Our most recent significant purchase was to replace our Miele vacuum. We went to a local store first, when it was rigid on price we went on line. It appears that Miele controls selling price very tightly and we were not able to find a better price. The unit was nominally $400.00. Through Amazon it was $400.00 plus $40.00 tax and free shipping. Through another online vendor it was $400.00 all in. The service was excellent too. While Amazon has superior customer service it has raised the bar for all retailers. I have had only excellent experiences with other online purchases.
What does this mean to an investor? The so-called Amazon "moat" doesn't exist. It was composed of excellent customer service and low prices. These are no longer advantages at Amazon. And, when you look at price matching by major brick and mortar competitors things don't look too bright. Too, I view the fulfillment centers as a defensive move, not an offensive move. And, Amazon is still about 3980 locations behind Wal-Mart (NYSE:WMT).
The announced purpose of the fulfillment centers is to get orders to customers faster and reduce shipping costs. If I want something faster I just go to the store and get it the same day. (Don't have to wait for second-day Prime or any extra cost.) Amazon tried to lower shipping costs (and perhaps delivery security) by delivering to mini marts and office supply stores. I haven't heard much of this recently. My guess is it didn't work because as I mention above if I want to make a trip, I'll go to the store where I can see it and buy it directly. This seems a defensive move, but leaving a residential package delivery in a large city is just an invitation to theft.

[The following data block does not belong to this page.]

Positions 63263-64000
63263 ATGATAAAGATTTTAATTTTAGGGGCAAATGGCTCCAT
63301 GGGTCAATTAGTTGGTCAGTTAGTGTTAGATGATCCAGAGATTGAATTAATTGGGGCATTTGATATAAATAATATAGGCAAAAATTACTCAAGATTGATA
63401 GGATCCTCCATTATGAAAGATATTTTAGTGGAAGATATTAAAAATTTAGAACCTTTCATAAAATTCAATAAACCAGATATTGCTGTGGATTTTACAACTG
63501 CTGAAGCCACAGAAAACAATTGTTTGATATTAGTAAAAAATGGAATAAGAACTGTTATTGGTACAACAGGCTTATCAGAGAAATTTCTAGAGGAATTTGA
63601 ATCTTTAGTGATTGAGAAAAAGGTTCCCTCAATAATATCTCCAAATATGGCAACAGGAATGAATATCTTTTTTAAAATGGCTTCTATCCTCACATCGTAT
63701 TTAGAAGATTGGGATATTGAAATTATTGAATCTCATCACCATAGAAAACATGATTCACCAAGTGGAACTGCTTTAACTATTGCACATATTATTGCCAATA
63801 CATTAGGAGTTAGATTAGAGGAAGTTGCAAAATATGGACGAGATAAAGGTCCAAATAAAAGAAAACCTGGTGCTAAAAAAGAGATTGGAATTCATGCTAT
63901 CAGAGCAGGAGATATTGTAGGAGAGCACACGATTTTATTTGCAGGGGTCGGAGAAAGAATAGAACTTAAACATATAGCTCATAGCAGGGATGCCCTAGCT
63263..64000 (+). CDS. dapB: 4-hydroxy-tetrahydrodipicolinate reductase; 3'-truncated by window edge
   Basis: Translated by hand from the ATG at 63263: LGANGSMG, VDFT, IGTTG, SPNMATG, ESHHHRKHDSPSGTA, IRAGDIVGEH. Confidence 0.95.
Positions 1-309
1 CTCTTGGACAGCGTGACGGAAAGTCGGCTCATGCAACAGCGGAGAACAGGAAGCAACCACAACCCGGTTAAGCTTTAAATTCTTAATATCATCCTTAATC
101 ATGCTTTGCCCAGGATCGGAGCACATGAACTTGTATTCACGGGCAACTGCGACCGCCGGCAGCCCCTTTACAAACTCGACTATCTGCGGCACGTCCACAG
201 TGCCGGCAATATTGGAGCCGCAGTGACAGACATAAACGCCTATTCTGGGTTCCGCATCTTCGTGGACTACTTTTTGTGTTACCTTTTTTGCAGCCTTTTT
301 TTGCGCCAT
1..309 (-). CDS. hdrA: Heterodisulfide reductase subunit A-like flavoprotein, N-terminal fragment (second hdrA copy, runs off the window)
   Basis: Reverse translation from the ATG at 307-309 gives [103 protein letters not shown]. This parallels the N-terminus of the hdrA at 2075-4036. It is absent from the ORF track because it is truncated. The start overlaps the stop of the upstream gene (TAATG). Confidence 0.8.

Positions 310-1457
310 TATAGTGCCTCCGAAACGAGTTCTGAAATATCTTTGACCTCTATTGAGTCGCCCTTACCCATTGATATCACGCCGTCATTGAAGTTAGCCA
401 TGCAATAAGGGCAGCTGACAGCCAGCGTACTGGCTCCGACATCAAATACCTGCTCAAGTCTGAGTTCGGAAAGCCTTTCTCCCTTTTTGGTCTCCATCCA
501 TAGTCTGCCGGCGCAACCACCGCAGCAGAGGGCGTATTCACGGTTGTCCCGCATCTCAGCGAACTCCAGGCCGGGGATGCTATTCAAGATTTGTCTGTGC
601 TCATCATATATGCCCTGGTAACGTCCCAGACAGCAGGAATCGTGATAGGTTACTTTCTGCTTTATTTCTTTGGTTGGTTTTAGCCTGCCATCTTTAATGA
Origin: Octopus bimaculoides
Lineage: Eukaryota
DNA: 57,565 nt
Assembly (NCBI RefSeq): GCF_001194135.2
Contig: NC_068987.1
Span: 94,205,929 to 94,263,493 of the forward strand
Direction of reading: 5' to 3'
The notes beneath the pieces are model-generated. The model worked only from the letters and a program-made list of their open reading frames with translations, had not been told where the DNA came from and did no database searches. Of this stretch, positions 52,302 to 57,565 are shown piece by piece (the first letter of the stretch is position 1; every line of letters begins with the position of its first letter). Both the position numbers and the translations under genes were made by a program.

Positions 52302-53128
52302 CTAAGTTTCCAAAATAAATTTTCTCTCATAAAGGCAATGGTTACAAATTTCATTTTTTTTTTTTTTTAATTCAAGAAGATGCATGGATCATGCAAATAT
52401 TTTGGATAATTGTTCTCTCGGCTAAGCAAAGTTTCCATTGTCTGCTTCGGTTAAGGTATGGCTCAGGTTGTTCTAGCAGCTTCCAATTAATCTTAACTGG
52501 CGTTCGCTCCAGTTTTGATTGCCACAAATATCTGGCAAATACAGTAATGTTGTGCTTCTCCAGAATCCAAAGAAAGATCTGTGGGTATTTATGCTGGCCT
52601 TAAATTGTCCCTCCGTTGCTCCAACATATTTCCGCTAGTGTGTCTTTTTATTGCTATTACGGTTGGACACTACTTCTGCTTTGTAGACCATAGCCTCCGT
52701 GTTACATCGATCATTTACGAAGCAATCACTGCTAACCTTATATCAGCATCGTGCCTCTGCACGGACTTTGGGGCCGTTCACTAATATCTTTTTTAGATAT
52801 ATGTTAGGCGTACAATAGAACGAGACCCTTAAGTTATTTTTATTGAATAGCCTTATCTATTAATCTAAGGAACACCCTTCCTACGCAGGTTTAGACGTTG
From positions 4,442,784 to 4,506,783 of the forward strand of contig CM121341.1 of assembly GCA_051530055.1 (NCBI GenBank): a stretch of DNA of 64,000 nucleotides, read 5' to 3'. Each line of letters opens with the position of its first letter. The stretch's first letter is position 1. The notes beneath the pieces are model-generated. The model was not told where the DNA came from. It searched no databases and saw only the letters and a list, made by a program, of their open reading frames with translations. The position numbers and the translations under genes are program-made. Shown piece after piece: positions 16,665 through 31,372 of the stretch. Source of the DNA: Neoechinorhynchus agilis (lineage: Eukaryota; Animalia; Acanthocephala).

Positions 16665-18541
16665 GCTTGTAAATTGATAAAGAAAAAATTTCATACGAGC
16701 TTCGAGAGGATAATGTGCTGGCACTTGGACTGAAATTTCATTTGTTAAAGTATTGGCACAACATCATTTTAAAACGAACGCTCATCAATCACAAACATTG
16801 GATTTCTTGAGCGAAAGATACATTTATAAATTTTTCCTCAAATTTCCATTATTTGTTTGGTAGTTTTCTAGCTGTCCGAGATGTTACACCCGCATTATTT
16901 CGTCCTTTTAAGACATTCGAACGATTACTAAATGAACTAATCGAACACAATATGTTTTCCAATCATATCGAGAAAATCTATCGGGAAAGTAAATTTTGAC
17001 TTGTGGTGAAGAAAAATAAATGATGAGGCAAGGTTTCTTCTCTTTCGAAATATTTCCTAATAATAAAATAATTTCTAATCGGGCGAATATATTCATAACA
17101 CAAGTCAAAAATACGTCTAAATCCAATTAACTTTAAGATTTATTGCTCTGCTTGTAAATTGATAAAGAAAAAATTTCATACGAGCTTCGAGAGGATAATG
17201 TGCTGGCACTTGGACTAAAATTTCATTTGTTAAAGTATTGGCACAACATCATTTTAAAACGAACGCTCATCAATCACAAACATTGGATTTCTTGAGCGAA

It would seem that the fulfillment centers would increase inventory costs and requirements (items now have to be inventoried in multiple locations) and inbound freight costs. As a true retailer it now has the issue of obsolete and slow moving inventory, a particular problem in the fast moving electronics business. (My guess as to why it is going to more 3P sellers).
The only part of the "moat" remaining for Amazon is essentially consumer laziness. Here price checking and product availability at a local store or other online supplier is the only effort required. This can be done with a few mouse clicks. This is not a moat, it isn't even a tiny babbling brook.
Amazon has become the new showroom for my family. The reviews are very helpful.